The Little General: Gene Mauch A Baseball Life
Gene Mauch’s five decades in baseball as player and manager stands as a testament to perseverance. From the minor leagues, the Pacific Coast League, and Major League Baseball Gene Mauch’s career has had more than his share of ups and downs. Known as an intense competitor and brilliant strategist he presided over 1,902 Major League victories. As one of the twelve managers with more than 1900 wins only Gene Mauch is not in the Hall of Fame.
Mauch had a reputation for taunting opposing teams and was frequently involved in fiery exchanges with umpires and players. His bombastic personality, brilliant baseball mind, and loyalty to his players earned him the moniker of the Little General.
“If you had the best club, you had a chance to beat him; if he had the best club, you had no chance; if the clubs were even, he had the advantage. I managed against him for a long time. I always had the better teams. (Gene) Mauch wasn’t aloof (a common accusation), he was only intense.”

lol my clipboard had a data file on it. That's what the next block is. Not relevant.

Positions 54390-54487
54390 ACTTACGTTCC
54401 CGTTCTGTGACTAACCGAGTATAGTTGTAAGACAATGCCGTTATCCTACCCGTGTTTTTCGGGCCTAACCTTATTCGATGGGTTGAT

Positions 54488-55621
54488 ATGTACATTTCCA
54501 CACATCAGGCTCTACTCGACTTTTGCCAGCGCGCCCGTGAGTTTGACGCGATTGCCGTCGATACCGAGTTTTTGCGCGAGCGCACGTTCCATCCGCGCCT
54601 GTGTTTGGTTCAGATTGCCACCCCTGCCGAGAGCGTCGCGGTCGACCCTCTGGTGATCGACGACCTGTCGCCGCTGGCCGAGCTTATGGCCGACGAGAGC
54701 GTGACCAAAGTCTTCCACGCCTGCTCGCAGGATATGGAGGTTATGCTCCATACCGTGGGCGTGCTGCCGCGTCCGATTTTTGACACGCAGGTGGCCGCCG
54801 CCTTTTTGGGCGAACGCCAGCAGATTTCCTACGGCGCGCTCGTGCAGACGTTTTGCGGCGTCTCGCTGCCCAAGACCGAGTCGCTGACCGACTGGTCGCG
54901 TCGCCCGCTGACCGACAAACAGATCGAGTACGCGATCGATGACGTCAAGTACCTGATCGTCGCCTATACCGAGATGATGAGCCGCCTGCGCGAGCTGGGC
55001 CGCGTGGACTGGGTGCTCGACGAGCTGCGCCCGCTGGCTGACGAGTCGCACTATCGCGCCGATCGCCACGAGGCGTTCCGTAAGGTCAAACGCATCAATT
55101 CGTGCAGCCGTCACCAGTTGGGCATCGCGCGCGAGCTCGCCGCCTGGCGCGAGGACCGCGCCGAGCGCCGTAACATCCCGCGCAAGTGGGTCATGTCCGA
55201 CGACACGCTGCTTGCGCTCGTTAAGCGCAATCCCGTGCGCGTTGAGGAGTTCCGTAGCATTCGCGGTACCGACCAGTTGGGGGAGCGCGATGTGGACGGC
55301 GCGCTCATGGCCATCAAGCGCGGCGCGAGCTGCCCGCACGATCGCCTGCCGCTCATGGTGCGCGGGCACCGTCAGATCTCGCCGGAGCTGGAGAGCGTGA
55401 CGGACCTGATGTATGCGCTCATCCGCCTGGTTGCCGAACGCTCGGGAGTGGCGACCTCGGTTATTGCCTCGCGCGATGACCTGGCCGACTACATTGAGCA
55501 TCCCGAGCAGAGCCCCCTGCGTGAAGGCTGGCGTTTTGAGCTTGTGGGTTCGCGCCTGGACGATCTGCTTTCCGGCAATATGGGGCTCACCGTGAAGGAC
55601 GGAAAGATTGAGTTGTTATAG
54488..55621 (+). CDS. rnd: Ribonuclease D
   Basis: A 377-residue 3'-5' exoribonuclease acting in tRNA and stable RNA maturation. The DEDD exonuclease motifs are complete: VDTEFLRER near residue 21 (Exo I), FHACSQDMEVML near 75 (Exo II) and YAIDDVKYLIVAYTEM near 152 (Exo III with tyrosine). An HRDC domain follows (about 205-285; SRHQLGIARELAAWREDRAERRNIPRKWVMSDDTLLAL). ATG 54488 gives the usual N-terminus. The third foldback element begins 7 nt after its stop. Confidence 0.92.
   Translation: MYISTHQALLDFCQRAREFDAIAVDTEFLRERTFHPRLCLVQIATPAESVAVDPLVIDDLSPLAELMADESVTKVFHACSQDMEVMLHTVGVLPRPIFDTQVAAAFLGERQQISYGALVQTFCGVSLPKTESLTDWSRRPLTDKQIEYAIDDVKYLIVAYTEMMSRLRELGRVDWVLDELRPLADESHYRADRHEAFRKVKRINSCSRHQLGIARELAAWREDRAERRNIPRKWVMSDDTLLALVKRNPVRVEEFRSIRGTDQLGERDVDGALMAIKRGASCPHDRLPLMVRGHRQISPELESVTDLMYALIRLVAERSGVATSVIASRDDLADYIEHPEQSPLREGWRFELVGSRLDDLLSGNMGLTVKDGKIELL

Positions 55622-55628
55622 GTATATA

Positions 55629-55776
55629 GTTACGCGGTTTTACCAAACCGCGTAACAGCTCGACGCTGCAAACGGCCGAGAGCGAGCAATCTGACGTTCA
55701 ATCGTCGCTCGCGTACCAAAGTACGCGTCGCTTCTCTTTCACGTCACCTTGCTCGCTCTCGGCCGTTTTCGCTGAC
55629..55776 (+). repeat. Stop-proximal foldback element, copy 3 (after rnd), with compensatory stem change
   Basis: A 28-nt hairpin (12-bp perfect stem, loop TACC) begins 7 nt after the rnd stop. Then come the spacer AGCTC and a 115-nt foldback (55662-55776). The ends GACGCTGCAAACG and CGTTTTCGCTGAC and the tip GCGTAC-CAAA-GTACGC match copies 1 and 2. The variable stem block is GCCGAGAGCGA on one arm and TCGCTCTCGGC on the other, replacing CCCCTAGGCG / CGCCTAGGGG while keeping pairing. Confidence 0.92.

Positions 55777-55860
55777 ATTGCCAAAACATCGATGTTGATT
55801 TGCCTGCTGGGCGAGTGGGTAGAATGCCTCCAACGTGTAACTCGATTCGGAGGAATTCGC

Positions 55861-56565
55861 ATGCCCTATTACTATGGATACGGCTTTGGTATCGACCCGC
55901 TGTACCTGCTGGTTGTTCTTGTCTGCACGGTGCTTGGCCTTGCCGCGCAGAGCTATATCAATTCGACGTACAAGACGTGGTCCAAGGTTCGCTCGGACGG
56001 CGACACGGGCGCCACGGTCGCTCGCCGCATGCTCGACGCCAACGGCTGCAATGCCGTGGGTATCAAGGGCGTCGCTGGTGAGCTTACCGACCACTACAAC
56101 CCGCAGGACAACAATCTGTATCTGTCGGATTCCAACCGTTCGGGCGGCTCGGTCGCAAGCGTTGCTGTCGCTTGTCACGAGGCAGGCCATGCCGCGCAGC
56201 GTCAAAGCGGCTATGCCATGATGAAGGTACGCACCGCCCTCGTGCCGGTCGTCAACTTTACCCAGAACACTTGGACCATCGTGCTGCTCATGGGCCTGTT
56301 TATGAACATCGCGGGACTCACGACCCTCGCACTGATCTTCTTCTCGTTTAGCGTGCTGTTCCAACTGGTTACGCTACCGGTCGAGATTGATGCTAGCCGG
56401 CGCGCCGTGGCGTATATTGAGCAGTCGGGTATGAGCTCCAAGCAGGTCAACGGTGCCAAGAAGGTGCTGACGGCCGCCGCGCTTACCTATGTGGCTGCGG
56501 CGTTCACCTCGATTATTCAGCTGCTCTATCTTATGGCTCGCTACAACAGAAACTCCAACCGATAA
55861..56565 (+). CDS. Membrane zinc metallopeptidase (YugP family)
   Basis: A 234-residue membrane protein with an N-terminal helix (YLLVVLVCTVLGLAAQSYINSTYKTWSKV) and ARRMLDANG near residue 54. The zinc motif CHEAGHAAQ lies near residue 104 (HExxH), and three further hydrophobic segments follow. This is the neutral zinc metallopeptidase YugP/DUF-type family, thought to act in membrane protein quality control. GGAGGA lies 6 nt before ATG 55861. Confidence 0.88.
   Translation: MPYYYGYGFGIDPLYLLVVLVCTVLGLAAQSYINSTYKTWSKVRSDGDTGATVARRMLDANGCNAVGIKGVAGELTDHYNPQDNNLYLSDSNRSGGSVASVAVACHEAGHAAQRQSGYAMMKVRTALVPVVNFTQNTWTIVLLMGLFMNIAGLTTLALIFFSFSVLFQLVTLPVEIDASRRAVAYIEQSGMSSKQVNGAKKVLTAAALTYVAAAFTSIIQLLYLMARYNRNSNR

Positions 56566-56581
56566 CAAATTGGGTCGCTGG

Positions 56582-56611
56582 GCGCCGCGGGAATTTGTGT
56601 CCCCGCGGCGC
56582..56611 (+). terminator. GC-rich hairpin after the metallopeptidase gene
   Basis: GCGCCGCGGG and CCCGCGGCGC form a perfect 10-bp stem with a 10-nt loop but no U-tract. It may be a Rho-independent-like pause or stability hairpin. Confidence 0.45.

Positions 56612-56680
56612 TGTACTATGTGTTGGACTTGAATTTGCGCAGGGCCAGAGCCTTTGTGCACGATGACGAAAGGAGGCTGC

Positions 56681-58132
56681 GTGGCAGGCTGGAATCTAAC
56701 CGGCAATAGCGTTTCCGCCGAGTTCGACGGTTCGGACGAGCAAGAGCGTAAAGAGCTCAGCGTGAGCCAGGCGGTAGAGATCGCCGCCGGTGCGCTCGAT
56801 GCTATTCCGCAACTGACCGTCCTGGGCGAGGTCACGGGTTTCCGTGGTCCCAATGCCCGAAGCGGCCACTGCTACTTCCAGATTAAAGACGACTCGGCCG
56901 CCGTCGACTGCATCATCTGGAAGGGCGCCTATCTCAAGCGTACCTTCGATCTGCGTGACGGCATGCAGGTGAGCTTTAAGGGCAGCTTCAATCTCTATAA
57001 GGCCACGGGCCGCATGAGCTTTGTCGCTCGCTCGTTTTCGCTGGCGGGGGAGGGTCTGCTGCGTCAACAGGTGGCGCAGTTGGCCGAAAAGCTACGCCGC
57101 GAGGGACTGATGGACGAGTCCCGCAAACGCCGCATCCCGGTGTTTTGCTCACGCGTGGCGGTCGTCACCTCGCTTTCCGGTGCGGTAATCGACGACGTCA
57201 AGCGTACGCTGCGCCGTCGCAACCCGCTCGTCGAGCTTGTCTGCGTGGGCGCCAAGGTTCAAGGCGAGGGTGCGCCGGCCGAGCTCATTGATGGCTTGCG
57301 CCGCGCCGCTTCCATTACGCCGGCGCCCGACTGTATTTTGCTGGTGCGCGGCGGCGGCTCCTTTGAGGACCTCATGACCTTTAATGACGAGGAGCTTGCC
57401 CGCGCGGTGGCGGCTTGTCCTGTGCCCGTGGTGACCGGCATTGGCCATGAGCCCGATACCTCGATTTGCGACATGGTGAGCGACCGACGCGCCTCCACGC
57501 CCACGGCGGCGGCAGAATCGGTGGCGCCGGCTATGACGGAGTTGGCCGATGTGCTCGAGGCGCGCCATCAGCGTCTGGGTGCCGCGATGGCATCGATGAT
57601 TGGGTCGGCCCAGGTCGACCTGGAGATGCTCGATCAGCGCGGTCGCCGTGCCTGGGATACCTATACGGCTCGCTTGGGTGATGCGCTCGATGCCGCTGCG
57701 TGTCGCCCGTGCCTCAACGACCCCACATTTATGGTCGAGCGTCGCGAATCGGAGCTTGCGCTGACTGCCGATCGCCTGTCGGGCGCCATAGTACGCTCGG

– Sparky Anderson
Gene Mauch played major league baseball in Brooklyn, St. Louis, Chicago, Pittsburgh, and Boston where over a period of thirteen years he spent parts of nine seasons playing in just 240 games. During that same period he played in 1,061 in the minors including three years in the Pacific Coast League.
He is best known for his years as a manager of big league clubs in Philadelphia, Montreal, Minnesota, and Anaheim. During this period from 1960 through 1987 Gene Mauch amassed 1,902 victories against 2,037 losses. Some remember Mauch for the collapse of 1964 Phillies, but to this day only one Phillies manager has more wins. Others might recall his Angels teams’ misfortune in the 1982 and again 1985 playoffs, but to this day no Angels’ manager in team history with more than 30 games coached has a better winning percentage.
Controversial, brilliant, and intense Gene Mauch’s career in baseball and contribution to the game is something every baseball fan can appreciate.
Mel Proctor has more than three decades of professional baseball broadcast experience calling play-by-play for the Texas Rangers, Baltimore Orioles, Washington Nationals, and San Diego Padres. He has conducted more than 2,000 sports interviews over his career and is the author of I Love the Work, but I Hate the Business. Currently operates Mel Proctor Sports Media where he coaches college and pro athletes, executives, and coaches about the different types of media and develops their skill set and game plan to effectively communicate with the media.